Every athlete, whether recreational or elite, has the drive to gain speed, power, agility, technique, endurance, and fitness. Your control over genetics and training outcomes can be influenced to an extent. However, the most controllable factor in developing your athletic potential and performance is the fuel your body is provided. Too many athletes learn about “hitting the wall” by running head on into it, and subsequently how proper nutrition can eliminate these episodes.
How many times have you heard an endurance runner say “I would have run a 3:30, but I hit the wall?” This feeling of hitting the wall is your body’s version of running on empty. Your body is running out of its primarily source of fuel – glucose. Glucose is a sugar that comes mainly from carbohydrate foods such as cereal, breads, fruit, rice, pasta and vegetables. These carbohydrate foods have a variety of different sugars that your body converts to glucose to use as fuel for exercise. Fueling your body adequately can eliminate all the “I would have…” races.
Both your daily nutrition and training nutrition will effect how well stocked your glucose stores are, and how well you perform. Glucose from food is stored in our liver and muscles as glycogen. The average person can store approximately 1200-1800 kcal or 300-400 grams of glycogen. During exercise these glycogen stores are converted back to glucose to provide energy for muscle fuel. Unless carbohydrates are consumed, muscle glycogen stores will run low, become depleted and you literally run out of gas.
The path that your body takes to turn carbohydrate into energy can be explained by the simplified diagram below:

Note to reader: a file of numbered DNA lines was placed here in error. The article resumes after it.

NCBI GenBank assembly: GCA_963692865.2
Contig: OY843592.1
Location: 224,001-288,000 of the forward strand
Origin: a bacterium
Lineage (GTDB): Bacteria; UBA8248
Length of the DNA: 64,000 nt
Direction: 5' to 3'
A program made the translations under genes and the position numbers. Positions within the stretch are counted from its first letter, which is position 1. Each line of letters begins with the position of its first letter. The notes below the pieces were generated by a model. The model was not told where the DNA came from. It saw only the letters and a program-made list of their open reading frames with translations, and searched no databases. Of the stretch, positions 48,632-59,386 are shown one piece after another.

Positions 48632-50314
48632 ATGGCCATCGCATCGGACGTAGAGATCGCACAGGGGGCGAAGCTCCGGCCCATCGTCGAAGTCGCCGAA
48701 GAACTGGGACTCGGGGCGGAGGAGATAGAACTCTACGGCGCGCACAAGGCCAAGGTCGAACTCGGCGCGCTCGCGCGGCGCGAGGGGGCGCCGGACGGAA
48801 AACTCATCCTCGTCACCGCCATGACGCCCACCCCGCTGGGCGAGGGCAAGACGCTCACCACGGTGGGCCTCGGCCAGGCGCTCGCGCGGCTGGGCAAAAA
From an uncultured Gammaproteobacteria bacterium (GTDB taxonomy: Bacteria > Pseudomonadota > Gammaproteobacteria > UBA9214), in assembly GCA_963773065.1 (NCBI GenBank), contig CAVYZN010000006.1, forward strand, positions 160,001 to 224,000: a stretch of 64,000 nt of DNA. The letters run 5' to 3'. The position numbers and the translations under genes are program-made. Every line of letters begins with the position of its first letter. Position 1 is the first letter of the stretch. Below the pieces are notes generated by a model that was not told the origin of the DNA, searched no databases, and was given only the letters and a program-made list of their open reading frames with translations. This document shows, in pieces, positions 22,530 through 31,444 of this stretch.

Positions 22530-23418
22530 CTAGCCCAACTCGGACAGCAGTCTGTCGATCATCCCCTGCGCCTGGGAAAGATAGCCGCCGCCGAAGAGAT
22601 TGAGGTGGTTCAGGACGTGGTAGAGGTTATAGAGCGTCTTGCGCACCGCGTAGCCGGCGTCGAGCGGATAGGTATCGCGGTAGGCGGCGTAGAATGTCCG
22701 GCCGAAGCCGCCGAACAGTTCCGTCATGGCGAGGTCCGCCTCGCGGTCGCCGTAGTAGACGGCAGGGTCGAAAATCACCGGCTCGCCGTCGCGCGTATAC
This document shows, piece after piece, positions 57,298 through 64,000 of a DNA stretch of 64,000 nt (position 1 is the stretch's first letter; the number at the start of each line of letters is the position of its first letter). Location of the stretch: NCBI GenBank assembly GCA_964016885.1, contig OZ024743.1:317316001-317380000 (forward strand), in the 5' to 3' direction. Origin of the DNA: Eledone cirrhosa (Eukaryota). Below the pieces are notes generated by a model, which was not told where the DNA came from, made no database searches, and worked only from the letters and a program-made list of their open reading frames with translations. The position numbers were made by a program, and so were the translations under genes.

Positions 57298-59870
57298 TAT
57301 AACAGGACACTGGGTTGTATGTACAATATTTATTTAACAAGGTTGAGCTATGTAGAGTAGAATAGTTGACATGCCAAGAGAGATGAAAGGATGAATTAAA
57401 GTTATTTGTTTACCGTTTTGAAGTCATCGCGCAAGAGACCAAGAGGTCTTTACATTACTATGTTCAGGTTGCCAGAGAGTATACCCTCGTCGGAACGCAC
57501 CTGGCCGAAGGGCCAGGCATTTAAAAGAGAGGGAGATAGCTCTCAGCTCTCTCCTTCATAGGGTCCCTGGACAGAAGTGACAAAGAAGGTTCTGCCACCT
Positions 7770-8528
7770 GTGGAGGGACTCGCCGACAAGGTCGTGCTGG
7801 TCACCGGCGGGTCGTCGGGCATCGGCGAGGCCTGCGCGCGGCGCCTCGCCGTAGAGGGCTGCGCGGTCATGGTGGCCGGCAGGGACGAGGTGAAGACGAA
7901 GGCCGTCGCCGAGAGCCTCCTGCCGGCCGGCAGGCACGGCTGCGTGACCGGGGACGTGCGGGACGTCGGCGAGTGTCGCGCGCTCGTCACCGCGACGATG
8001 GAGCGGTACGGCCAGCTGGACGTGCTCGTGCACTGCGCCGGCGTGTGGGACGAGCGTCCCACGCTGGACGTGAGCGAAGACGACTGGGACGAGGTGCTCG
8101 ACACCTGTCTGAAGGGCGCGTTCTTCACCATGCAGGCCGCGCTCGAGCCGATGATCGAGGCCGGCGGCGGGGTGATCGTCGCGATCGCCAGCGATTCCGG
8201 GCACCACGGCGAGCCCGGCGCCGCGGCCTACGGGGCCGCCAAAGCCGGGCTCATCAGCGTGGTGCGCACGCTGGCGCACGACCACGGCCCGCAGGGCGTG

Carbohydrate food intake ⇒ Digested ⇒ Converted to glucose ⇒ Stored as glycogen for later use ⇒ Used for energy to exercising muscles
4 Steps to Keep Your Tank Full
1. Daily Nutrition:
- Eat 3 meals a day with at least 3 or 4 food groups included. This guideline will help ensure you get adequate protein and carbohydrate to fuel your muscles and brain.
- Eat 2 or 3 healthy snacks each day. Aim for 2 to 4 food groups in these snacks.
- Stay well hydrated. Drink water with all meals and snacks. Aim to go pee every 1-2 hours during the day and your urine should be clear or pale in color.
- Consider a basic vitamin supplement, but don't rely on it as insurance!
- Show up adequately hydrated. Aim for at least 2 cups of water before exercise.
- If training in the morning and not a big breakfast eater, have a high carbohydrate evening snack. Some examples: fruit, bagel with jam, popcorn, cinnamon toast.
- High carbohydrate snack with some protein and a minimum of 500ml water within 1-2 hours before training.
- Example: ¾ cup low fat yogurt, 1 banana, 5 crackers and 2 cups of water
- Refer to SportMedBC Nutrition Library article Pre-Exercise Nutrition for more specific guidelines.
3. During Exercise:
- For exercise lasting over 90 minutes take in approximately 30-60 g of carbohydrate per hour.
- Either solid or liquid carbohydrate foods can be taken to meet these needs. Most sport gels and sport drinks contain approximately 15-25 g of carbohydrate.
- Some real food options that are easy to eat on the bike include, energy bars, dried apricots, or fig newton’s.
- Eat a high carbohydrate snack or meal within 1 hour after.
- Your post-exercise meal should contain:
1 g of carbohydrate per kg body weight
10-20 g protein
2-3 cups fluid